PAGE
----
The Theravada Buddhist Philosophy
The term Theravada means “the Teaching of the Elders”.
The Theravada Buddhist philosophy encloses experiences, collected during millennia and exclusively passed on orally, of men (the Buddha) whose spirit has been awaken, enlightened and made aware.
They (the Buddha) defined this knowledge Dhamma (Sanskrit: Dharma), term that combines the meanings of eternal law, moral duty, virtue, true doctrine, justice . . . the Teaching.
A crowd of Buddha that taught “the path” towards wisdom preceded Buddha Siddharta Gautama ( 560 a .c.), the best-known.
Really far away are therefore the origins of this “model of life”, which is based on simplicity and common sense and that enables who practice it to “reawaken” the ability of fully living the relationship with oneself and with all the forces that rule the life of the universe.
The Theravada philosophy finds acceptance in a Man who believes in himself, in the value of life and that respects everything that surrounds him as being part of a whole. “All is Energy”.
That Man recognizes that everything is the result of causes and effects:“the law of Kharma”, where good or bad luck do not exist since his thoughts and will shape his actions; which in turn determine the reality he experiences.
Every experience, even the most dramatic, ends up of being a proof in the gym of life and has to be used to grow, to better oneself and to evolve.
One's experience can be modified through the broadening of one's restricted way of thinking and through the daily increase in the knowledge of living.
“It is essentially for a few, it is arduous, it is for those strong in heart, spirit and will. The Theravada school Teaching remains the most beautiful moral philosophy in the world. It is appropriate to the reason, it does not require implicit faith in dogmatic truths, it is objective and able to overcome the sieve of logic and science” (HUMPHREYS C, 1964, “Il Buddhismo”, Rome: Astrolabio s.r.l.)
So there is no time to lose… fears and insecurities have to be faced because Life is Beautiful and has to be lived to the fullest.
Community and monastery
The community (Samgha o Sangha in Sanskrit) of Sirtori has been founded in 1986 from the encounter in a gym of martial arts in Milan of a group of people with the Master Chen L.B. While hanging around with each other and sharing moments of life they realized to have a common “dream “: to live their Life in harmony with the possibility to practise the Teachings received in a place created for this purpose.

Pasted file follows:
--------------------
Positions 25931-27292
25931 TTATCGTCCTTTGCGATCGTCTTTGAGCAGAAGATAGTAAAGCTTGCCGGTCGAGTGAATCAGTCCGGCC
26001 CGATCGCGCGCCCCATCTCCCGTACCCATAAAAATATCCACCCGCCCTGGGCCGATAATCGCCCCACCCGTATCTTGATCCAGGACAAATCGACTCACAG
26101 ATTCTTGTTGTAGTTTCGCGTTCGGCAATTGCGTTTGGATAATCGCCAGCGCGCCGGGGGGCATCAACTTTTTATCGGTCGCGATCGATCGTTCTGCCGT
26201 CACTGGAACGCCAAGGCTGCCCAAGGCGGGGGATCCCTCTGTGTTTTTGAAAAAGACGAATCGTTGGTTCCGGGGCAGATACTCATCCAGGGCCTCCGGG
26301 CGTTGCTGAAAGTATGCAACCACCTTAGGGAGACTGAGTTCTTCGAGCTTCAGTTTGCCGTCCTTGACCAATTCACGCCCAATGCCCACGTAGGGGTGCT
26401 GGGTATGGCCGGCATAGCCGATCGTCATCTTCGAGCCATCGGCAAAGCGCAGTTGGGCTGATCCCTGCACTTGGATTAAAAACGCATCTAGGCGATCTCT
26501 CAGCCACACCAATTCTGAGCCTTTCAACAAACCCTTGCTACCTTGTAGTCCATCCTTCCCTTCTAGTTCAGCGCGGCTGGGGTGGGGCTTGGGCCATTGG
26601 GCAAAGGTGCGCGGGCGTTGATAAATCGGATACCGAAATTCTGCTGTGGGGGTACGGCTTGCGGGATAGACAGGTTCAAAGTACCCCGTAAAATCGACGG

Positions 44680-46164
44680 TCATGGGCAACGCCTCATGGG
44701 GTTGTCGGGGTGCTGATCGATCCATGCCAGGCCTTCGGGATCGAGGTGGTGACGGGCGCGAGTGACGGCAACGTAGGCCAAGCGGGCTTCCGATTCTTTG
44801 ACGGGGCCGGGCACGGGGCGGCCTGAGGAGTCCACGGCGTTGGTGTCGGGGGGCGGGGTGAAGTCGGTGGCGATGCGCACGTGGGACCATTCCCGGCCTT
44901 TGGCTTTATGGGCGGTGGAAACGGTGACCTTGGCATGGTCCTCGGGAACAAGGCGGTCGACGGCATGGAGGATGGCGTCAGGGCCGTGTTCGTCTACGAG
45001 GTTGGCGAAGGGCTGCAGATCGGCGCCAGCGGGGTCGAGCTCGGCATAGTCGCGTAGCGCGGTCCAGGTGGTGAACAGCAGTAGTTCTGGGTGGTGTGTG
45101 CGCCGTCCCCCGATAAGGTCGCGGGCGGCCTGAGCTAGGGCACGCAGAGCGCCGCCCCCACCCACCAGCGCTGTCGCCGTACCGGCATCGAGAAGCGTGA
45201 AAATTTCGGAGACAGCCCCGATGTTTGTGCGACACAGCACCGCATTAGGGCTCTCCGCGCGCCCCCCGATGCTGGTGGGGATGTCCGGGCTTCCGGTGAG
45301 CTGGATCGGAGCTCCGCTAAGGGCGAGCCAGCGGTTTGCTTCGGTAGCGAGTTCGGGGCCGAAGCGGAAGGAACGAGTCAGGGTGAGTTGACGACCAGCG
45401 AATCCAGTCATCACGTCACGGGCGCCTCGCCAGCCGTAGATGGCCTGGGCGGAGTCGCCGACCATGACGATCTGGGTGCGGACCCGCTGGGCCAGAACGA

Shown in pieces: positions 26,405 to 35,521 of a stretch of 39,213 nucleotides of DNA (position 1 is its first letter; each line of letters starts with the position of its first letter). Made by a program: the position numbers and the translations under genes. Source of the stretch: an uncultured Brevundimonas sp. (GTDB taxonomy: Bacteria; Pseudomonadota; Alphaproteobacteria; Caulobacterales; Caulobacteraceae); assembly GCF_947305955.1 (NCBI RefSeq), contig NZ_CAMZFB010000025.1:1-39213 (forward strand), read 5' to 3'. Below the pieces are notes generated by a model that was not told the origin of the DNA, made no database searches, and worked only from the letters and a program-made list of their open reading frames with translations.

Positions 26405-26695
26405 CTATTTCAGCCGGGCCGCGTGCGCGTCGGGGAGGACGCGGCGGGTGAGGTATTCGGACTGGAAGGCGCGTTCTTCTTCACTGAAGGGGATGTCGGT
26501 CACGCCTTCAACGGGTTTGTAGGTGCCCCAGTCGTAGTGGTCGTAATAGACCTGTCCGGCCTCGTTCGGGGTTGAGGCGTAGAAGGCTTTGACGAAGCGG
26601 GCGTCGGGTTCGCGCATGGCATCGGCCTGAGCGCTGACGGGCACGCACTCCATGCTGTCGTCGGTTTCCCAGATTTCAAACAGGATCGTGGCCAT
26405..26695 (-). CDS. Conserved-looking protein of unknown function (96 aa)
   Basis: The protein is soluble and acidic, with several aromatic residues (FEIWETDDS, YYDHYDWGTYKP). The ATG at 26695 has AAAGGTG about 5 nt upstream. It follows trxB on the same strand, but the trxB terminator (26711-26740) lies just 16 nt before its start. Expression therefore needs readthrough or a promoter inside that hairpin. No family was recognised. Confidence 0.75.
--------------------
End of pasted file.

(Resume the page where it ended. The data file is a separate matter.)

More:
They found a ruin on sale in the village of Sirtori and despite the lack of specific knowledge, they began, with determination and perseverance, to renovate it so that other people with them and after them may have the possibility to concretely live that “dream”.
The community, through the guidance of the Master, has been created from the materiality of those men, whose spirituality has elevated this place as Monastery, not in terms of a place of cult; in fact no monks are living there, but as sacred place to the spirit of men committed to protect it from the “contaminations” of the external world.
Men that believe in the potential of the mind don't believe in a God, they believe in the “I”; in that depth that everyone owns but rarely explores either because he doesn't want or does not know how to go forward. Those men respect in order to be respected, they don't judge in order to not be judged because they know that every man has a path to cover and goals to achieve; first of all to “fully” know himself. From all of this, which requires commitment, dedication, consistency of ideas and behaviour, was born in 1997 the association “Buddhist Theravada philosophical Samgha “.
From the statute of the association:
The association has the aim to contribute to the spread of the Buddhist Theravada philosophical thought.
The founding members are aimed to deeply study Buddhist Theravada philosophy and to implement practical initiatives that are inspired by it
In particular, they propose both for themselves and for the other members the following activities:
• Promotion through the study of the fundamental books of a continuous and thorough research aimed to gather the human being in his totality of body and spirit.
• Organisation and participation of artistic and cultural activities, the assiduous and continuous exchange with people actively engaged and eager to share their experience of lovers and together with everyone that undertakes a research aimed to gather the man in his totality and according to conscience.
The association is not for profit.